In 2013, the United States installed more solar photovoltaic (PV) capacity than either Germany or Australia for the first time ever. (the U.S. has triple their combined population, so arguably this should have happened long ago…). With the decline of feed-in tariffs and other incentives in Germany, it is likely that the U.S. will continue to outpace that country in new PV installations. However, the U.S. continues to lag behind global PV leaders Germany and Australia in another important category: prices for residential systems installations. As of Q2 2013, the average installed residential system price was $4.93/W compared to Germany’s $2.21/W and Australia’s $2.56/W. That needs to change.
Whether you look at U.S. DOE SunShot targets or RMI’s own Reinventing Fire vision, which has the U.S. solar market scaling from 4.5 GW PV installed per year to 20 GW, system costs have to come down to accelerate residential and commercial customer adoption. A new analysis and report from Rocky Mountain Institute (RMI) and Georgia Tech Research Institute (GTRI) — Lessons from Australia: Reducing Solar PV Costs Through Installation Labor Efficiency — identifies opportunities for the U.S. solar market to take important steps in that direction.
Non-hardware costs (permitting/inspection/interconnection (PII), customer acquisition, installation, and margins/overhead) now dominate system prices in the U.S. For sub-10-kW systems, 80 percent of solar system cost decline in the U.S. since 2008 has been due to hardware price reductions. In the U.S., non-hardware costs now account for 70 percent of system costs. Setting aside margins/overhead, the U.S. spends $1.22/W on PII, customer acquisition, and system installation. PV leaders Germany and Australia, on the other hand, spend just $0.33/W and $0.65/W, respectively. The U.S. clearly can and should pursue significant cost reduction opportunities to eliminate this difference.
RMI and GTRI previously launched a PV installation labor data collection and analysis effort under the SIMPLE BoS project, which investigated differences in non-hardware costs between the U.S. and Germany, including installation labor. This 2013 report provided a detailed breakdown of primary drivers of PV installation labor cost differences between the U.S. and Germany. Now, in 2014, RMI and GTRI are following up on that groundbreaking work with further investigation of Australian solar installations.
Australia has emerged as a dominant player in the world residential solar market, with more than 10 percent of households possessing a solar system on the roof and system prices rivaling Germany’s. Even as feed-in tariffs (FITs) have declined, demand in Australia for residential rooftop solar has remained high and costs have continued to decline. Much of this is due to a focus on customer-owned PV, and thus an extremely competitive marketplace around system cost. Both retailers and installers have been forced to lean processes in order to offer lower pricing and gain market share; they rely on high volume rather than high margin to remain profitable. According to our on-site analysis, Australian installers are averaging 6.1 labor-hours per kW solar installed, while the U.S. is more than 50 percent higher at 9.4 labor-hours per kW installed. This is similar to averages observed in other industry surveys and studies.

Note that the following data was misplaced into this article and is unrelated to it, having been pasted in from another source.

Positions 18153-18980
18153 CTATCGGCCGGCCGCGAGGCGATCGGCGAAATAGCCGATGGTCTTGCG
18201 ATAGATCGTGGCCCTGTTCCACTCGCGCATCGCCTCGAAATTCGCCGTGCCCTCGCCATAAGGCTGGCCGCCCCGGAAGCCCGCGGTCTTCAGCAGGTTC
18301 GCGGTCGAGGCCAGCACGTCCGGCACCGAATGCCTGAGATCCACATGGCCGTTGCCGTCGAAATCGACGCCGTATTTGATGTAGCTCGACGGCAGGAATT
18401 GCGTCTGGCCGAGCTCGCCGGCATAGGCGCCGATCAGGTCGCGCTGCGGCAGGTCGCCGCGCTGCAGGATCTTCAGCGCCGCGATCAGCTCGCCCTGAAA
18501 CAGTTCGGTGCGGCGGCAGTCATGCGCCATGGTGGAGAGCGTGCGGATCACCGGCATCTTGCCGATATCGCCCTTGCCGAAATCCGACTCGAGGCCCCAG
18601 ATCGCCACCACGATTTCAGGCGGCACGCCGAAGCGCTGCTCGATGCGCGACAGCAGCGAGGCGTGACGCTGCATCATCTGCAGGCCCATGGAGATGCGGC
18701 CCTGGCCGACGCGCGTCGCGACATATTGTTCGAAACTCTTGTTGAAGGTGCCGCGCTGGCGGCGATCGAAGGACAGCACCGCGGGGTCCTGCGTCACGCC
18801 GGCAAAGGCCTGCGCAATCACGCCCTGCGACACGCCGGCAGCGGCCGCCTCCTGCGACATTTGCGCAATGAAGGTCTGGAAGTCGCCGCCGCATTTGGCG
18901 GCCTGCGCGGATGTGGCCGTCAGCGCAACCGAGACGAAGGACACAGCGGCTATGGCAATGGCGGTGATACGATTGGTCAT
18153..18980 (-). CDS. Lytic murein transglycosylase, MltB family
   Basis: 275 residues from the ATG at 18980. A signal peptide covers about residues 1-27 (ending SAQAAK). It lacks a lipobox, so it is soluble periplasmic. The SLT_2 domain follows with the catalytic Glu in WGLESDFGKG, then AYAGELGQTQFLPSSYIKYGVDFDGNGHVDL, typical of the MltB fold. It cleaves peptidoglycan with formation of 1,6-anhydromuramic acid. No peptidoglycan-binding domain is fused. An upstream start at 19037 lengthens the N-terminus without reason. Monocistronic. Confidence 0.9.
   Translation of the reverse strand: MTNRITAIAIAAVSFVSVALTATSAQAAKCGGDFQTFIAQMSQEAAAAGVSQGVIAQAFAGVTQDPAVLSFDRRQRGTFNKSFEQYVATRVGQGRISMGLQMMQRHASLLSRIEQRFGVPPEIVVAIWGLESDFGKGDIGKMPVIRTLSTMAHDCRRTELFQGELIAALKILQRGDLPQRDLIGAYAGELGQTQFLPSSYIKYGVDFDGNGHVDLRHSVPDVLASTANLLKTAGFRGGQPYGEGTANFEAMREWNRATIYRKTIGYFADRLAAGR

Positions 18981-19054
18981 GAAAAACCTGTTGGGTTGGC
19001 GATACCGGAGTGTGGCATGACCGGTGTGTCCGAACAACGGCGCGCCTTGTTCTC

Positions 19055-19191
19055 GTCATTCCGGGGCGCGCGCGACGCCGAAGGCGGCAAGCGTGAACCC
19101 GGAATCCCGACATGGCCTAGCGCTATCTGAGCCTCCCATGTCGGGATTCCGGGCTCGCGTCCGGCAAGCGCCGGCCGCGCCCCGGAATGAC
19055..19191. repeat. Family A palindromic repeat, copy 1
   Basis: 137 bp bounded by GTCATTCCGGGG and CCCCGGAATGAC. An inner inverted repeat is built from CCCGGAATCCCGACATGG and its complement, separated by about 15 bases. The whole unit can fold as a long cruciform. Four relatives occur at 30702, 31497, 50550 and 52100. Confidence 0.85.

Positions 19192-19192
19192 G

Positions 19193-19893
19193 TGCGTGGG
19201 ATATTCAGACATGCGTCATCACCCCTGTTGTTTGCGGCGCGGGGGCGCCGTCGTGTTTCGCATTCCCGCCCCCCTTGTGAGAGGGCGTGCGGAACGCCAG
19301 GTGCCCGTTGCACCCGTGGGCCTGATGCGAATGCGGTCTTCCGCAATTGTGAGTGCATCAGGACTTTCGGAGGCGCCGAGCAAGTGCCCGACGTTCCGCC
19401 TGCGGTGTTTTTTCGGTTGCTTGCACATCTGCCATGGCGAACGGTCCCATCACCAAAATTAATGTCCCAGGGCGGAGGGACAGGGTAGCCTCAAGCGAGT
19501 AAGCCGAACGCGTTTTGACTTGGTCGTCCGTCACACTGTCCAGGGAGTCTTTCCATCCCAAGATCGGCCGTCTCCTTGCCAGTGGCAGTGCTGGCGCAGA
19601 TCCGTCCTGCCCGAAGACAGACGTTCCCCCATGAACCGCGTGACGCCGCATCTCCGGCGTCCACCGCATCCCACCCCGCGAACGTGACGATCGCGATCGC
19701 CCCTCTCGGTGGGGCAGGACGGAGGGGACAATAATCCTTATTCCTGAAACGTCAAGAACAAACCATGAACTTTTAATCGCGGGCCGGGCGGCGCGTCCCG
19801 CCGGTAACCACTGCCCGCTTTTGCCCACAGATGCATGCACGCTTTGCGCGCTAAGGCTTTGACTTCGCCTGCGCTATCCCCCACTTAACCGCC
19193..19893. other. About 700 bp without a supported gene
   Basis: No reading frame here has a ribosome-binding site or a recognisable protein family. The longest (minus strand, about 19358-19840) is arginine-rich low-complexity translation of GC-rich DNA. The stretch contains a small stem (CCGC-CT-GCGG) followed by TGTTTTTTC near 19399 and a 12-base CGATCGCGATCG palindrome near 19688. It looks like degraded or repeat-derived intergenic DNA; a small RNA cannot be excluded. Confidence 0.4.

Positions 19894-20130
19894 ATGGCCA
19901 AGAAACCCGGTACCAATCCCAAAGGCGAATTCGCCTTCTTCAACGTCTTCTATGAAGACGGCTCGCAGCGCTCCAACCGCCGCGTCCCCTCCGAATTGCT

Unlike Germany, Australia does not use motorized lifts, scaffolds, or other advanced installation equipment. Instead, economic incentives drive labor — installers in Australia receive a flat rate per installation, and thus make greater profit by mounting more systems in less time. That Australian installers were able to shift so quickly towards a one-day install as an industry standard indicates that Germany is not an outlier; optimized installations are possible and should be pursued at both the U.S. and international levels.
We noted several factors that may increase efficiency based on observations and analysis of installation practices in Australia, Germany, and the U.S.:
These opportunities vary in magnitude, but in combination could have a significant impact on the number of labor-hours/kW U.S. installers typically invest in system installations. We believe installers in the U.S. could approach or go beyond Australian levels of efficiency by pursuing these primary measures, as well as other opportunities that help the industry approach the one-day installation as standard. If it can be done in Australia and Germany, there is no reason it cannot be done in the U.S.
We hope this report on Australia, the report on Germany, and all follow-on work under the SIMPLE BoS project will help the U.S. industry continue to reduce solar PV costs and enable the widespread, cost-effective deployment of residential solar PV systems.
This article was originally published on RMI and was republished with permission.